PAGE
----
Count for this day in the evening of the date shown above.
(OOPS! I’ve had some technical and other challenges with getting posts up the last few days, so this one is late. Sorry about that. But I still thought you might enjoy the meditation for this one. Enjoy!)
Counting the Omer began the second night of Passover, which was on April 9, 2020. The last day of counting is May 27, 2020.
day 27 of the Omer: qualities of focus
The fourth week of the Omer is focused on Endurance (Netzach). The quality of Netzach is about how we endure, and about what endures in our lives, and in the world around us. It’s also about the enduring nature of the Divine.
The sixth day of the week is focused on Connection and Creativity (Yesod).
The twenty-seventh day of the Omer is focused on connection, creativity, and what endures.
the blessing for counting the Omer
It’s traditional to say a blessing each evening, followed by reciting which day it is in the Omer journey. Here’s the blessing in English, feminized Hebrew, and the traditional masculine Hebrew. Use whichever Hebrew and/or English versions work for you!
English version of the blessing
Blessed are you, Eternal One-ness, Source and Breath of All Life, that has made us holy with your mitzvot, and compels us to count the Omer.
If you prefer feminine God language in Hebrew:
בְּרוּכָה אַתְּ יָהּ אֱלֹהֵינוּ רוּחַ הָעוֹלָם אֲשֶׁר קִדְּשָׁנוּ בִּמְצַוְּתָהּ וְצִוָּנוּ עַל סְפִירַת הָעֹמֶר
B’rukhah at Yah Eloheynu khay ha’olamim asher kideshatnu bemitzvoteha vetzivatnu al sefirat ha’omer.
If you prefer masculine God language, or just like the traditional way of saying the blessing:
בָּרוּךְ אַתָּה אֲדֹנָי אֱלֹהֵינוּ מֶלֶךְ הָעוֹלָם אֲשֶׁר קִדְּשָׁנוּ בְּמִצְוֹתָיו וְצִוָּנוּ עַל סְפִירַת הָעֹמֶר
Baruch ata adonai, eloheynu melech ha-olam, asher kidshanu b’mitzvotav vitzivanu al seﬁrat ha-omer.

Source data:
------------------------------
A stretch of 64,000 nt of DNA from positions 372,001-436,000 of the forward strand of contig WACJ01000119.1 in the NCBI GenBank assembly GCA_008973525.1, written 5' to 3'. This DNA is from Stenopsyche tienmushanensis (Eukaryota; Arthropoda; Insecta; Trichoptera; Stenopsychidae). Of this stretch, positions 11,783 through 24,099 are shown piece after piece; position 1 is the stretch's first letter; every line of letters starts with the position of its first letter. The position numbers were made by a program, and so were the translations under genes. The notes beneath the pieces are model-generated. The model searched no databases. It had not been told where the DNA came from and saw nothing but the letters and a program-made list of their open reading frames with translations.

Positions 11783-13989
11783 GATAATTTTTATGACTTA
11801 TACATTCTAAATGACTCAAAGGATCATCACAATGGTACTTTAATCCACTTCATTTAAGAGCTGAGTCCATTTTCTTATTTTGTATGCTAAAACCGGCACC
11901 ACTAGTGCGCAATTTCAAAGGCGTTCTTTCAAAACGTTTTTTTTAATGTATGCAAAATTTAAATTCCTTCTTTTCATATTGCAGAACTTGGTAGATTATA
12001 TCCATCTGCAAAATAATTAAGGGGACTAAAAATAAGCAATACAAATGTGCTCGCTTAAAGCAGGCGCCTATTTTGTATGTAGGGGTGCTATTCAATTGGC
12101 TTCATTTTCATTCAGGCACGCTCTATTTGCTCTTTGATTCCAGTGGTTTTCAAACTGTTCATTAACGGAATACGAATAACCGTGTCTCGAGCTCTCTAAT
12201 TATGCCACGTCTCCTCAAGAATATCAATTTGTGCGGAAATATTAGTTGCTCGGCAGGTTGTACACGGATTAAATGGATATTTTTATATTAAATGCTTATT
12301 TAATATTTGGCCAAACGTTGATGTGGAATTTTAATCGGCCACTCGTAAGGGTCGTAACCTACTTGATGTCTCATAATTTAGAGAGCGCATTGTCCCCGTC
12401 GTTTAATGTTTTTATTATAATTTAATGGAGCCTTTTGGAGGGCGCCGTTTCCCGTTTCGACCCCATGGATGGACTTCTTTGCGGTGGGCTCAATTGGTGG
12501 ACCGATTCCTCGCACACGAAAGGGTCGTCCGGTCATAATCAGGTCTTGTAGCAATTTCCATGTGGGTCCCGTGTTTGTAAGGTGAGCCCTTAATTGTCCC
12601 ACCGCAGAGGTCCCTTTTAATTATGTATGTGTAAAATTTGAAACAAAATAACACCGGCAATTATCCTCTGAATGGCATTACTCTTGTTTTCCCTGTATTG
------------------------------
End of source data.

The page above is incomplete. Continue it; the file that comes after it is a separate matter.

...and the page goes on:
here’s today’s count, in Hebrew (transliterated), and English.
Ha-yom shivah v’es’rim yom, shehem shloshah shavuot v’shishah yamim la-omer.
Today is twenty-seven days, which marks three weeks and six days of the Omer.
Let me know if you have any questions. I’ve never done this before via blog post, and need your help to make sure everything works.
prefer Hebrew script?
If you prefer to read the blessing and count using Hebrew text, check out this app.
Or look in your favorite siddur (prayer book). It can often be found at the end of the evening service.
today’s poetic meditation
I’m posting a poetic meditation for each day to enhance the journey. Each meditation is focused on the kabbalistic qualities (sefirot) associated with the day.
The kabbalists often used the image of gates to describe the portals of consciousness represented by the sefirot, and that’s reflected in the ending to each of the meditations.
The kabbalists also often referenced the Tree of Life, upon which the sefirot are represented by the trunk and branches.
Some people like to read the meditations when they say the blessing at night. Others like to contemplate them in the morning to provide spiritual nourishment for the day’s activities.
Experiment, and see what works for you!
Yesod b’netzach: creativity, creation, and what endures
When the Great Oneness spoke the opening Word from the undivided All of Nothingness, the world in which we live was created. We are bound to the Word of creation. We are bound by our word as well. When we make a promise to someone it is considered the menschlich thing, the honorable thing, to keep that promise. When we create an intention with our words, a chain of events is set in motion, and when we break the agreement, we risk the bonds of relationship on which we depend. We re-create godliness each time we keep a holy intention, reminding us again of the link between our words and the ﬁrst Word. What is one word that represents your holy intention today? Write it down, or hold it quietly in your thoughts as you pass through the 27th Gate.
Copyright Shifrah Tobacman, 2012.
prefer to hold a book in your hand?
You might be interested in Rabbi Shifrah’s collection Omer/Teshuvah: 49 Poetic Meditations for Counting the Omer or Turning Toward a New Year. Write to firstname.lastname@example.org to get a copy!